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Bodog Exits Colombian Online Gaming Market

Bodog Logo

Online sportsbook, casino, and poker provider Bodog has stopped serving players in Colombia. The company had only been accepting Colombian customers since early 2017 when Bodog expanded into a number of Latin American countries. Reports indicate that sister site Bovada has also made a similar decision to exit Colombia.

No Advance Warning Given

Surprised Smiley Face

Bodog didn't send any emails or announcements about its departure from the Colombian market until the step was completed. Players started reporting being unable to log in around Nov. 13 - 14, but a software update was deployed at about the same time. Many poker players, from Colombia and elsewhere, were unable to connect, and so it wasn't immediately evident what was going on.

email to customer showing end of Colombian support

Over the past week or so, we here at Professional Rakeback have received word from a number of Colombian customers of Bodog who told us that their accounts had been closed. Moreover, the Bodog website is blocked and inaccessible to them. On Dec. 4, 2017, the company finally acknowledged in an email to affiliates that it has stopped doing business in the country.

Similar Incidents in the Past

Folded Newspaper

This isn't the first time that an online poker site has blocked individuals from using its services without notice, leaving players surprised and dismayed. In May of this year, customers had issues logging into PKR, a 3-D poker site with a European focus. It soon emerged that the company had not paid its licensing fee to the Aldernay Gambling Control Commission, and PKR went belly-up shortly thereafter. PokerStars stepped up to the plate by transferring PKR customers' balances to its own poker room to the tune of several millions of dollars. In May 2014, 888poker suddenly banned certain users from Playa Del Carmen, Mexico, without any reasons given. Some feared that this was a precursor to the site withdrawing from Mexico entirely. This didn't turn out to be the case, but at the time, 888's actions led to much speculation and worry.

Government to Blame?

Government Building

Colombia's real money online gaming environment has recently come under control of the Coljuegos agency. In November 2016, legislation was passed that established oversight and licensing of online gambling operators. With the stroke of a pen, hundreds of firms were deemed to be in contravention of the law. Nothing much happened for several months, but then in March 2017, Coljuegos released a blacklist of online betting sites that it said it would direct ISPs to block. www[dot]Bodog[dot]eu was on the list, but it was not immediately blocked, and neither were most of the rest of the targeted websites.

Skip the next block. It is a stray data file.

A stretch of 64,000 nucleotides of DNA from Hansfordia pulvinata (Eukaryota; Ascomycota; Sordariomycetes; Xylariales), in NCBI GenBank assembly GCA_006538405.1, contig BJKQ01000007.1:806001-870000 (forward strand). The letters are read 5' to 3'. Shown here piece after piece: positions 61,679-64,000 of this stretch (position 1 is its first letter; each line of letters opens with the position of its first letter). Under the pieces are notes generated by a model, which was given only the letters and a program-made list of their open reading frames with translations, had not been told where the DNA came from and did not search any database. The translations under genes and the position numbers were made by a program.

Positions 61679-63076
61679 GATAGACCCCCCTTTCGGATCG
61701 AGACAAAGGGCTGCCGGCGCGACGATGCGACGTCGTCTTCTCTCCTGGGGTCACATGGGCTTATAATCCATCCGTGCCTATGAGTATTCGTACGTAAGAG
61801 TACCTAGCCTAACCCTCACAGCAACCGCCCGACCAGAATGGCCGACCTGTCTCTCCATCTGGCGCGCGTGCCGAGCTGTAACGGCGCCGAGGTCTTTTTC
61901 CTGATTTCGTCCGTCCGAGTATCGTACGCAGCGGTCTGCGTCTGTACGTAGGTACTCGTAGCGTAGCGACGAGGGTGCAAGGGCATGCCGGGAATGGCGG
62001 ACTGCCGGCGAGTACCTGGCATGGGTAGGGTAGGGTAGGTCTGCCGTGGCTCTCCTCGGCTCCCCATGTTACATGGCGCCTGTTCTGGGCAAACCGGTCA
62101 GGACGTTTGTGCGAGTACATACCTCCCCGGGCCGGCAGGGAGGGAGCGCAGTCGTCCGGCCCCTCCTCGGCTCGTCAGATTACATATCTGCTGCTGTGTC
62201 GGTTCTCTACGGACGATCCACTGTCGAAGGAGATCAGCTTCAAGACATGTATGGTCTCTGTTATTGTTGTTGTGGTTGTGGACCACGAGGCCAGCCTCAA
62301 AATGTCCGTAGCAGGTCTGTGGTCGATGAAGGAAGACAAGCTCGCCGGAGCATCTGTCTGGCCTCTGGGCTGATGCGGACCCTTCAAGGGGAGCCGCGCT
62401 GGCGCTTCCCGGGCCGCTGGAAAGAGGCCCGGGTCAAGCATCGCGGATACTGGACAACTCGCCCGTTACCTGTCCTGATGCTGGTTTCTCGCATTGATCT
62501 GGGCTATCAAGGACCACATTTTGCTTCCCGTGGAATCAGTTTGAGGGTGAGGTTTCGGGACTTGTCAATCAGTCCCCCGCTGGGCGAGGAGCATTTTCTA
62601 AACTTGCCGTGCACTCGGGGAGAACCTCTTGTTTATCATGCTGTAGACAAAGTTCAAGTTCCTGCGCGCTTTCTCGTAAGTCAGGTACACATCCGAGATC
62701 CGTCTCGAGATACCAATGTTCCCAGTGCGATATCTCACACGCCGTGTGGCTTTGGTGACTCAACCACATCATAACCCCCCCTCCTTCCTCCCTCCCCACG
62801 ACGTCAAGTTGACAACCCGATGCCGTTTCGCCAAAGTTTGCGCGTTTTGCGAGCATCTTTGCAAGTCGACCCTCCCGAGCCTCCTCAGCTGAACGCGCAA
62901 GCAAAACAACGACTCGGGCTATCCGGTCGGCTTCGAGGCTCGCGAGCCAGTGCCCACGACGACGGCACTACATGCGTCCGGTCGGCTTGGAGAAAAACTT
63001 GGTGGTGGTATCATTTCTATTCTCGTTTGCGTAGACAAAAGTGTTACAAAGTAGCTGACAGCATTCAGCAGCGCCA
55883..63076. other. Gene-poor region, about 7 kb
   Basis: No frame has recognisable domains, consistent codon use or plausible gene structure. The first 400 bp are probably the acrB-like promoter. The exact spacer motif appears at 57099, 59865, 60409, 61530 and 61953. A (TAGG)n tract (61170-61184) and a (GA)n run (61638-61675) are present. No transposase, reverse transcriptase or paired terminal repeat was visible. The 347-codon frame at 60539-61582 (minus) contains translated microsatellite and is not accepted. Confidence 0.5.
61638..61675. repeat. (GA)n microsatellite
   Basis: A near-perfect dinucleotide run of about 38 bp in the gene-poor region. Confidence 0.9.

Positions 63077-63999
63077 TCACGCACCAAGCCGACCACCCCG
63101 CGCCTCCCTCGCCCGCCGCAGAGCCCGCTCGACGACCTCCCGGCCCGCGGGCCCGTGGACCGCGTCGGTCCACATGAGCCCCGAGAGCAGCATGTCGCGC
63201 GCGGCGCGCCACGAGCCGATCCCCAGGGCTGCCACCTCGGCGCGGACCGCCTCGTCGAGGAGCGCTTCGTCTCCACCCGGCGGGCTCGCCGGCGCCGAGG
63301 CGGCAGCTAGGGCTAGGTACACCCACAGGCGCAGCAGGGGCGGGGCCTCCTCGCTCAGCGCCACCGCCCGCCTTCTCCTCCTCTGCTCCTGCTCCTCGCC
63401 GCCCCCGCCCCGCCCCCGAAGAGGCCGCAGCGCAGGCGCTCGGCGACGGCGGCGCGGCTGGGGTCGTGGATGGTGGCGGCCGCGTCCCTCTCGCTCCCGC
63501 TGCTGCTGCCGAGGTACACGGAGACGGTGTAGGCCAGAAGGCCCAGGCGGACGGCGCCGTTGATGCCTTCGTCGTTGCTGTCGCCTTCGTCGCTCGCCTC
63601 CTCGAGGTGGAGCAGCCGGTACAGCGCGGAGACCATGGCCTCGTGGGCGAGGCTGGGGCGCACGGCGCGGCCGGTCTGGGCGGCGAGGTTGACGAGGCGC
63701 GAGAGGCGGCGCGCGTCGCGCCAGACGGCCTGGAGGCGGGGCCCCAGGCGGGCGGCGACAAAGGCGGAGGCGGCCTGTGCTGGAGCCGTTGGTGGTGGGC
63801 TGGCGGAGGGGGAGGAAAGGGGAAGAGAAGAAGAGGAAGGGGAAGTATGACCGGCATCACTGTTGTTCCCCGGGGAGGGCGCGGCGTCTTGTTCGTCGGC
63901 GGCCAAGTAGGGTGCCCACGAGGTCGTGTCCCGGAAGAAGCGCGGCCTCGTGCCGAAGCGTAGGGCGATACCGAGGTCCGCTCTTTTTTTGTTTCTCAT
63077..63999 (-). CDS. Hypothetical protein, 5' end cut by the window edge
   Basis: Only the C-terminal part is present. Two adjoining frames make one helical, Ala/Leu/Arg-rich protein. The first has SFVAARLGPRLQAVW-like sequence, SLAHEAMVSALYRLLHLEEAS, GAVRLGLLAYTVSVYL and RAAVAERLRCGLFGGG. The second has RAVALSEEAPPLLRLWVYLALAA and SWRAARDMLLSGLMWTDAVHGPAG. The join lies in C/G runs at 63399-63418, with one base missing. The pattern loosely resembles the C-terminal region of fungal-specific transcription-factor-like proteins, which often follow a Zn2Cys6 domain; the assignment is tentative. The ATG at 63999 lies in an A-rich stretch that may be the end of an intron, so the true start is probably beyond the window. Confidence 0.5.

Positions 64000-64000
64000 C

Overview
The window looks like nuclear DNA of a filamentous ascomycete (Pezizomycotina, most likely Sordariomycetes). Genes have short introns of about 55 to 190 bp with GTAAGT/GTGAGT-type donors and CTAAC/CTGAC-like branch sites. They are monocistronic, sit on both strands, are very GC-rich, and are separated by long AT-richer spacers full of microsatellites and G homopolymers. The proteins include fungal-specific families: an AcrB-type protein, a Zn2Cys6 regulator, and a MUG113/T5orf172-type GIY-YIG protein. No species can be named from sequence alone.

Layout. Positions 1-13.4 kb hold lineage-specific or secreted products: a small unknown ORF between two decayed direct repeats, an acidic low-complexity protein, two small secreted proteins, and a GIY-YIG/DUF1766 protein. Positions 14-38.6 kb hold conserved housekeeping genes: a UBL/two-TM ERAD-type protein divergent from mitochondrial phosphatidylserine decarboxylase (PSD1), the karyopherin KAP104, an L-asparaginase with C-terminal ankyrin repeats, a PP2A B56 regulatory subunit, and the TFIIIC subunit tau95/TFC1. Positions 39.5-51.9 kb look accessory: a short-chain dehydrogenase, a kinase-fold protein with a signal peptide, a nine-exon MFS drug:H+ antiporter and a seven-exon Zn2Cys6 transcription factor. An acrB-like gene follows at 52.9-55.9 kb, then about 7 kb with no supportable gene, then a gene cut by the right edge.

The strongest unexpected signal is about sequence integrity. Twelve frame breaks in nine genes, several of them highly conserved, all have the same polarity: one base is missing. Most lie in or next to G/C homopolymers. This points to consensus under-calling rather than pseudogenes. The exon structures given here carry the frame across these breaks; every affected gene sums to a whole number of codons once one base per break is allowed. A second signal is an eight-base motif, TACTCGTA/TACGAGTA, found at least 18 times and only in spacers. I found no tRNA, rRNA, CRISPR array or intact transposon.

Despite the ineffectiveness of this internet poker blockade, some poker room owners read the writing on the wall and took the necessary precautions, like PokerStars did when it opted to leave Columbia in July. At the end of August, Coljuegos announced plans to start intercepting financial transactions related to online wagering, perhaps under an arrangement similar to the UIGEA in the United States. This, in conjunction with beefed up URL blocking in recent months, probably contributed to Bodog's departure.

Coljuegos appears to be following a two-part strategy. First, they are cracking down on existing gaming enterprises. Then, they hope to raise revenue by making them pay for licenses. The first part of this program seems to be working fine, but the second is encountering some difficulties. Coljuegos began awarding licenses in June, and there are now five organizations that are licensed. They are:

  • Wplay.co
  • Corredor Empresarial
  • GAMING1 - Zamba.co
  • Colbet
  • Codere

Some of these entities have strong regional presences especially Spain-based Codere, which is active in several South American markets. Still, these organizations can't be mentioned in the same breath as industry behemoths like PokerStars, Betfair, and bet365. Coljuegos would probably like to see these massive corporations doing business in Colombia and paying considerable taxes, but this appears unlikely to happen. The country isn't large enough to attract the kind of attention that larger jurisdictions in its area, like Brazil and Mexico, can. The heavy-handed tactics of Coljuegos aren't helping matters either.

Coljuegos has been scrambling to do something about this unenviable situation. Previously, legally approved online poker rooms had to be ring-fenced to allow Colombia's residents to only play against other Colombians. However, a draft document released in November states that shared poker player traffic will be allowed. Furthermore, new types of gambling have been added to the menu of permissible products, including live dealer casinos and virtual sports contests.

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Where to Play?

If you're a Colombian citizen who used to enjoy Bodog's games, then you're probably searching for a new poker home. We highly recommend TigerGaming Poker. It has an attached casino and sportsbook, just like Bodog does, and the tables are pretty soft. You can claim a 100% up to $2,500 poker bonus that's the equivalent of 33% rakeback. When it's time to request a cashout, you'll benefit from Tiger's 24-hour payout guarantee, which applies to withdrawals made via Neteller, Skrill, and EcoPayz. If the firm fails to send your money in time, you'll actually get a doubled payment. Find out more about this wonderful poker room with our fact-filled TigerGaming Poker review.